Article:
Why Spontaneity Is a Key Ingredient in Romantic Relationships

Our brains crave novelty. Neuroscientist and writer Stephanie Cacioppo explores whether or not unpredictable events might invigorate love, and how we can benefit from making more room for improvisation in our relationships.

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When I woke up on the morning of September 28, 2011, I had no idea that this would be my wedding day. John had been invited to a MacArthur Foundation event in Paris, an international mind-meld of twelve academics from different fields who all had something to contribute to the study of aging. The group included some of the world’s top public-health experts and psychologists—among them my fiancé, John Cacioppo, one of the founders of social neuroscience, most famous for his pioneering work revealing the mentally and physically damaging effects of loneliness. John was invited to discuss, among other things, how the elderly could protect themselves against the dangers of loneliness. At the time, he and I were several months into our long-distance love story and getting good at juggling business and pleasure.

John suddenly looked very serious. “No, I’m meeting someone over there, someone important.”

He started to tell Laura about me, how we had fallen for each other after a chance encounter in Shanghai, how he needed to be on that flight. Laura knew about all the wreckage from John’s two divorces. It struck her that John spoke about me as though I was his last chance at love. He said he wanted to get this one right.

Now, in Paris, Laura wanted an update: “How are things with Stephanie?”

A sheepish grin. “We’re getting married.”

“Wow, John, that was fast! Congratulations! I’m so happy for you. When is the big day?”

He looked momentarily confused.

“Oh, I don’t know if we’ll do a classic wedding. Steph and I are both so busy. We’ll probably just go down to City Hall in Chicago during our lunch break.”

“You know, I could marry you right now.”

Laura had just gotten ordained as an internet minister to officiate the wedding of one of her grad students. She meant her suggestion purely as a joke—“There was not a shred of seriousness in it,” she later told me—but John didn’t seem to realize this.

“You mean, like, today? You know, Steph’s here in Paris with me… That could actually work!”

He grabbed his phone and began typing a message to send to me. DO YOU WANT TO GET MARRIED AFTER WORK TODAY?

“John, wait—what are you doing?!” Laura said. “Are you crazy? These things must be planned out.” John didn’t seem to be listening. The conference was about to resume. Laura just shook her head and muttered under her breath, “John, you don’t know women.”

He smiled devilishly. “You don’t know Steph.”

So, did I want to get married today? I did a double-take when that message flashed on my phone. But it only took me two seconds to reply. “Sure.”

Then I dashed out of the hotel room to find a white dress.

Turning Your Back on the Frontal Lobe

By surprising me, John had instantly found a way of making our wedding special and unique, however it turned out. Such a spontaneous ceremony wouldn’t work for everyone, of course, but it’s worth considering the role that unpredictable events might play in love, and whether we can benefit by making more room for improvisation in our relationships.

So much of our social experience, especially when it comes to romance, has to do with expectations. Maybe we have an image of the man or woman we will marry long before we’ve met them. Usually, we call this a type, an ideal. Or maybe we have in our mind’s eye the perfect first date: a walk by the lake, a hike in the woods, a romantic restaurant. When it comes to the wedding—an opportunity not only to proclaim our love but also to show off our good taste and social network—we probably know how it should look. Perhaps more importantly, we know how it should not look.

If these expectations actually set us on a course toward genuine happiness, then they are all well and good. But I would argue that in many cases such plans can become a kind of mind trap, forcing us to pursue a preconceived kind of happiness that we may never reach or that, once reached, may not actually make us happy. To take just one study proving this point, the Yale psychologist Robb B. Rutledge and his colleagues conducted an experiment in which they had participants set expectations before playing a decision-making game with small financial rewards. Their results show that the ultimate amount of money participants won did not determine their happiness. Rather, what predicted their level of happiness was the difference between their initial expectations and the outcome. If they had no expectation of winning and ended up with even a tiny amount of money, they were happy.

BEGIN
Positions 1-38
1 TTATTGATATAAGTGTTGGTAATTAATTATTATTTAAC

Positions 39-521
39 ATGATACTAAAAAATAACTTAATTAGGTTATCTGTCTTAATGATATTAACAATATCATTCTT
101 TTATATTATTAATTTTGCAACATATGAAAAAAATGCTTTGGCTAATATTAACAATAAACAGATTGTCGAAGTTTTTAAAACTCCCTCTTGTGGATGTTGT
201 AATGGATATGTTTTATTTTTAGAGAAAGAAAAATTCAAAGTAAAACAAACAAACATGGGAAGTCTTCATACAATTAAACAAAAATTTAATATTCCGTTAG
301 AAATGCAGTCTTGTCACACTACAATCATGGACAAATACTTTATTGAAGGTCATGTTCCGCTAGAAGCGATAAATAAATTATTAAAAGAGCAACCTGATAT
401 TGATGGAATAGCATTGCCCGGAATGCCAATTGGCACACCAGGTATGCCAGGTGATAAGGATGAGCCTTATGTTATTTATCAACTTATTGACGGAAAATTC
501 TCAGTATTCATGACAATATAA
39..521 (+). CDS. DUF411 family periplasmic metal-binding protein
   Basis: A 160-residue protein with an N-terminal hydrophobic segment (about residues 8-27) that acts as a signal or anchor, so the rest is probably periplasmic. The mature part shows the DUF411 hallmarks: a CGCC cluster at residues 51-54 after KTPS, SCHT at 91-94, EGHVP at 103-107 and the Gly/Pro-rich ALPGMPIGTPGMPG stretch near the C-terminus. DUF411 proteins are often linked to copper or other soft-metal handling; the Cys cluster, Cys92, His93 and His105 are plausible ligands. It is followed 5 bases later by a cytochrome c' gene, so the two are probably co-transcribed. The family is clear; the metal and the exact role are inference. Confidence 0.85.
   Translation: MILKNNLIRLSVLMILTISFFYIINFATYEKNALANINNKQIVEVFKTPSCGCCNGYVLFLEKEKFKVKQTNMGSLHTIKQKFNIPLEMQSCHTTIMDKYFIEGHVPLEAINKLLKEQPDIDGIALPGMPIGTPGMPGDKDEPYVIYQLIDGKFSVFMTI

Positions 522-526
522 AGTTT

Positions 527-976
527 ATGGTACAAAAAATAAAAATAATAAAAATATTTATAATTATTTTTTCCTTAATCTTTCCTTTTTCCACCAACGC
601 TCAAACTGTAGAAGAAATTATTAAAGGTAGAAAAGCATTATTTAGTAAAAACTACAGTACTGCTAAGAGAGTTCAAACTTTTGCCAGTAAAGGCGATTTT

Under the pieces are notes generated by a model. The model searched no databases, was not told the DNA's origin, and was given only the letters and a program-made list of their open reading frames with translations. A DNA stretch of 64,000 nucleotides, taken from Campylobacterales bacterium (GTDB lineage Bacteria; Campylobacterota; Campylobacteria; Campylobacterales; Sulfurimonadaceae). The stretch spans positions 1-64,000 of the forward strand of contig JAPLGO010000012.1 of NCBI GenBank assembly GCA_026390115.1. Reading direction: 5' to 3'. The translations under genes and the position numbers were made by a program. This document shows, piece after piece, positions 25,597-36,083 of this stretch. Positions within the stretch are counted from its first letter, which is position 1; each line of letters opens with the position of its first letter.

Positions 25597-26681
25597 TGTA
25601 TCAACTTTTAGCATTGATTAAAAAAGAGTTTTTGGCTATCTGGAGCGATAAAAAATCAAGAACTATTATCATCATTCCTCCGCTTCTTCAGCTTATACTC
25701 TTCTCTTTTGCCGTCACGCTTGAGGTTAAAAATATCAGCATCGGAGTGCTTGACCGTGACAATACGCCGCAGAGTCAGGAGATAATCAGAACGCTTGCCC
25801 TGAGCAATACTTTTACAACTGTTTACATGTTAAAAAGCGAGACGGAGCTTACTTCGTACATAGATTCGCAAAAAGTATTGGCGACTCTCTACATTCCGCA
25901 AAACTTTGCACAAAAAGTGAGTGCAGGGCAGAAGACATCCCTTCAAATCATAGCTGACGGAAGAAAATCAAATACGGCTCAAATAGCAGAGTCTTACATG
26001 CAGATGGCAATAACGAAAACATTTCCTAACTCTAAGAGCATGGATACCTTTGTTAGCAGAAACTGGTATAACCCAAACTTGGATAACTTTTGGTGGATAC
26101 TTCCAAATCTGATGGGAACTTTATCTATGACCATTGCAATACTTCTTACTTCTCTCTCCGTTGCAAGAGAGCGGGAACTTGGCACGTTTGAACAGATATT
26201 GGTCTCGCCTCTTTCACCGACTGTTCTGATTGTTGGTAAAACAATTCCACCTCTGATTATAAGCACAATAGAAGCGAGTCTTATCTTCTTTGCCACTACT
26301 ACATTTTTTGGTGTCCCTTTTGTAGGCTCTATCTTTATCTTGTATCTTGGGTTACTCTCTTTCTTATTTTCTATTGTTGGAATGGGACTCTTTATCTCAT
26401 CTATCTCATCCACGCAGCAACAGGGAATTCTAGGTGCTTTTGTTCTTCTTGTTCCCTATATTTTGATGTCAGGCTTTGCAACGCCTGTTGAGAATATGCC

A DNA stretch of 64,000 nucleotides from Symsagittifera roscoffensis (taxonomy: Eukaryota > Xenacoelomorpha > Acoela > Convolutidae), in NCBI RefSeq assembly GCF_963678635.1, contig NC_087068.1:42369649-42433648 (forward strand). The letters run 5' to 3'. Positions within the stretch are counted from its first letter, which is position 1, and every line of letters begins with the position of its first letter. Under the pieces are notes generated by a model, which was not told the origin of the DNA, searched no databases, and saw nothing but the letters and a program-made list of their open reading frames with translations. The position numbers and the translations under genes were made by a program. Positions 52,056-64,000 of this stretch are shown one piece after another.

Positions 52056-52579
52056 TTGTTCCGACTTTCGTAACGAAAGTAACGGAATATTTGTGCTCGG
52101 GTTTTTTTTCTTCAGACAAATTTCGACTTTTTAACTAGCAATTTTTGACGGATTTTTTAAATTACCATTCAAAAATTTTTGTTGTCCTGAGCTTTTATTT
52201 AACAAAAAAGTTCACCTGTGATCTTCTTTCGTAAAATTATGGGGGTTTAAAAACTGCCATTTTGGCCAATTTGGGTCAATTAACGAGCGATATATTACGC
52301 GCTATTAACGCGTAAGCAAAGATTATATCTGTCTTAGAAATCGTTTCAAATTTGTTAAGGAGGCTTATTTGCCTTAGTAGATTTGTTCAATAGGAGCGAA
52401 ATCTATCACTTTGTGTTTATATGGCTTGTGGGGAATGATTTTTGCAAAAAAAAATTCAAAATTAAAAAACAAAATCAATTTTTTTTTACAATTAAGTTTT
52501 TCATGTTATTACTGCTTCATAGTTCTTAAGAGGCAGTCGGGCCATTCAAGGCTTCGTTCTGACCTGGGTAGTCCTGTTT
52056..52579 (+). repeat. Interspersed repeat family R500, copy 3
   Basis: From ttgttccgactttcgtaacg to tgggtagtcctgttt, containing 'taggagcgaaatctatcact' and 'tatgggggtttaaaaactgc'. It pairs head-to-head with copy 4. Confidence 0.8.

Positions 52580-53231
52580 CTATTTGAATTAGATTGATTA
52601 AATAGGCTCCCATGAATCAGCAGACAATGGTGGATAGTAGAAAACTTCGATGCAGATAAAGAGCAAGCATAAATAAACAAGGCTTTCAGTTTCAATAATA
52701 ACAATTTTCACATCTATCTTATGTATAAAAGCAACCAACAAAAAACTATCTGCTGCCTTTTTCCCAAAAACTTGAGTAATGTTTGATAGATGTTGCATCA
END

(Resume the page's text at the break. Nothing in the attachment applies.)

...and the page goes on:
Social pressure often drives us to pursue unrealistic expectations, without understanding what it is we really want or need.

Applying this expectation formula to love relationships, the more we love without expecting any rewards in return, the more we will increase our chance of happiness. This is in line with a large body of research showing that setting realistic expectations leads to greater relationship satisfaction. But adjusting your expectations does not necessarily mean lowering them. It’s more about letting go of the social pressure that often drives us to pursue unrealistic expectations without understanding what it is we really want or need, and what we can do without.

The important thing about letting go of your expectations is that it should feel like an act of generosity or faith in your relationship—and not a sacrifice. Otherwise, you will likely feel that you’re giving up something important to you for the sake of your partner, leading to feelings of resentment or spite, which can spell serious trouble. An interesting study from the Netherlands shows that while couples greatly appreciate it when their partner makes sacrifices for them, when they begin to expect such sacrifices they feel much less gratitude and no longer see their partner’s sacrifices in quite the same positive light. This finding is in line with a theory I’ve long held: Expectations kill gratitude.

We have a natural tendency to expect help, support, and sacrifice from our partner to some extent, but the beauty of our evolved brain is that we are neurologically wired to control this tendency and, if so moved, to expect less from our partner and give more in return—intentionally. The next time you have romantic dinner plans with your partner but they feel “brain-dead” after, say, an entire day of back-to-back Zoom meetings, ask yourself what’s more important: sticking to the script you had for how that evening should play out, or letting it go for both your partner’s sake—and your own. You might discover that going to bed early and spending the night cuddling under a warm blanket or stargazing together from the comfort of your backyard was actually more romantic than whatever elaborate evening you had planned.